Intraductal papillary mucinous neoplasm of the pancreas (IPMN): Evaluation and management
- Sunil G Sheth, MD
Sunil G Sheth, MD
- Assistant Professor of Medicine
- Harvard Medical School
- Douglas A Howell, MD, FASGE, FACG
Douglas A Howell, MD, FASGE, FACG
- Section Editor — EUS/ERCP
- Assistant Clinical Professor of Medicine, Tufts Medical School Director,
- Pancreaticobiliary Center Director, Advanced Interventional Endoscopy Fellowship, Maine Medical Center
- Tara S Kent, MD, FACS
Tara S Kent, MD, FACS
- Assistant Professor of Surgery
- Harvard Medical School
- Beth Israel Deaconess Medical Center
Intraductal papillary mucinous neoplasms (IPMNs) of the pancreas are potentially malignant intraductal epithelial neoplasms that are grossly visible (typically >10 mm) and are composed of mucin-producing columnar cells. The lesions show papillary proliferation, cyst formation, and varying degrees of cellular atypia [1,2].
IPMNs may involve the main pancreatic duct, the branch ducts, or both. Whereas patients with branch-duct lesions are at lower risk for developing malignancy (approximately 20 percent at 10 years), patients with IPMNs involving the main duct are at high risk (approximately 70 percent). As a result, these lesions need to be accurately diagnosed and characterized so that appropriate treatment can be recommended. (See "Intraductal papillary mucinous neoplasm of the pancreas (IPMN): Pathophysiology and clinical manifestations", section on 'Classification' and "Intraductal papillary mucinous neoplasm of the pancreas (IPMN): Pathophysiology and clinical manifestations", section on 'Pancreatic malignancy'.)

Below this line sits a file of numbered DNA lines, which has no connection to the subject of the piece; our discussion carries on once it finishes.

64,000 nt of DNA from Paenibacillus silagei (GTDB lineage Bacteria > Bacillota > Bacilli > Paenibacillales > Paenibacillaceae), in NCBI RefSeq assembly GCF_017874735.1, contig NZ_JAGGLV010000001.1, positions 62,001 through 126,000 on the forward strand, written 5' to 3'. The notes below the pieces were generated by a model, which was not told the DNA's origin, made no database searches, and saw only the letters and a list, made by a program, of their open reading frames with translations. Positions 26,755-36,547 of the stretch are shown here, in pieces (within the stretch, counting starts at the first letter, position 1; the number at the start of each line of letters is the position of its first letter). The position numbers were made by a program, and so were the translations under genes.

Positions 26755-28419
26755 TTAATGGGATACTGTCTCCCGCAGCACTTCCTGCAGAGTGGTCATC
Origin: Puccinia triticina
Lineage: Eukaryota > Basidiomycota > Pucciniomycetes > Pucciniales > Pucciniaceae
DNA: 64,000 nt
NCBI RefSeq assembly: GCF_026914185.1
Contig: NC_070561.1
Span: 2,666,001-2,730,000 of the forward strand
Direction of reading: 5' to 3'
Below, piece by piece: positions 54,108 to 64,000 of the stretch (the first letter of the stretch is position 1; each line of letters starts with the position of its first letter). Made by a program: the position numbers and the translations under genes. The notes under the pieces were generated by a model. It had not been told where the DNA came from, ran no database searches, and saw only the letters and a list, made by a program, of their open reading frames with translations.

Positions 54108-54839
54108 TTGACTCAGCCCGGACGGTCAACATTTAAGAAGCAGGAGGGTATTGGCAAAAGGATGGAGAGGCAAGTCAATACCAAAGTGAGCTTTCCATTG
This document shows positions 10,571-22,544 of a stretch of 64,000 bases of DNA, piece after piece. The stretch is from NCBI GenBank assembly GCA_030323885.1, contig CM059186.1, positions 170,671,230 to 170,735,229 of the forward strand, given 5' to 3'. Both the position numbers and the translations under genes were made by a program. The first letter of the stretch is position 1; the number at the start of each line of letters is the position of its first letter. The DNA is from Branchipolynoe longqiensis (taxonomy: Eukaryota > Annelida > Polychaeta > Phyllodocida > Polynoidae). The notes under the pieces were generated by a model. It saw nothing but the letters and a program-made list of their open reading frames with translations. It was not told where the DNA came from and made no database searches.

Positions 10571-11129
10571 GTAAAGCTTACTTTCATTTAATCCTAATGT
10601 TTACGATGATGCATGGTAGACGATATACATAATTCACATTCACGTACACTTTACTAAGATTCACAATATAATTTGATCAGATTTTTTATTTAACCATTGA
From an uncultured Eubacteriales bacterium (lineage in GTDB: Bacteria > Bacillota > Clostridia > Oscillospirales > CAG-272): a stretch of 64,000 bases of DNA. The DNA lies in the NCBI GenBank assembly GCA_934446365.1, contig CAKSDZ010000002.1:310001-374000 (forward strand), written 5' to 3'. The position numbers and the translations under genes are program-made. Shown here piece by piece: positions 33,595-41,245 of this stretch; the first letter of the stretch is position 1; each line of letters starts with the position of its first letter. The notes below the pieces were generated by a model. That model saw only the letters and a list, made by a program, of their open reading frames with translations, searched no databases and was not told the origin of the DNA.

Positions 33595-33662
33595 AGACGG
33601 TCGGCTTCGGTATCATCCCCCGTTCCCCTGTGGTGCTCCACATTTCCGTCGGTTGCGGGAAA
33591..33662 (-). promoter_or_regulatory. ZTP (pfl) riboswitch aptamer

This topic will review the evaluation and management of IPMNs. The pathophysiology and clinical manifestations of IPMNs and an overview of the diagnostic approach to pancreatic cystic neoplasms are discussed separately. (See "Intraductal papillary mucinous neoplasm of the pancreas (IPMN): Pathophysiology and clinical manifestations" and "Classification of pancreatic cysts" and "Pancreatic cystic neoplasms: Clinical manifestations, diagnosis, and management".)
The approach to the diagnosis of pancreatic cystic neoplasms typically starts with cross-sectional imaging (magnetic resonance imaging with magnetic resonance cholangiopancreatography or computed tomography). Additional evaluation with endoscopic ultrasound with fine-needle aspiration may be needed to confirm a diagnosis or to assess for malignant features. The diagnostic approach to pancreatic cystic neoplasms is discussed separately. (See "Pancreatic cystic neoplasms: Clinical manifestations, diagnosis, and management".)
EVALUATION FOR MALIGNANCY
The evaluation of a patient with an intraductal papillary mucinous neoplasm (IPMN) aims to determine if the patient has or is at high-risk of developing a malignancy. Resection is typically recommended for IPMNs with high-grade dysplasia (carcinoma in situ), IPMNs that have progressed to invasive carcinoma (also referred to as invasive IPMN or malignant IPMN), and IPMNs with features concerning for malignancy or that are at high risk for developing malignancy. IPMNs not meeting these criteria are typically followed with surveillance imaging. (See 'Management' below.)
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- EVALUATION FOR MALIGNANCY
- Cross-sectional imaging
- Indications for additional evaluation
- Endoscopic ultrasound with fine-needle aspiration
- - Sonographic findings
- - Pancreatic and cyst fluid analysis
- Other tests
- High-grade dysplasia or invasive cancer
- - Surgical therapy
- - Adjuvant therapy
- IPMN without confirmed malignancy or high-grade dysplasia
- - Main-duct IPMN
- - Branch-duct IPMN
- - Combined main-duct and branch-duct IPMN
- Surveillance following surgery
- Surveillance for extrapancreatic malignancies
- Patients who do not undergo surgery
- Prognosis following surgery
- SUMMARY AND RECOMMENDATIONS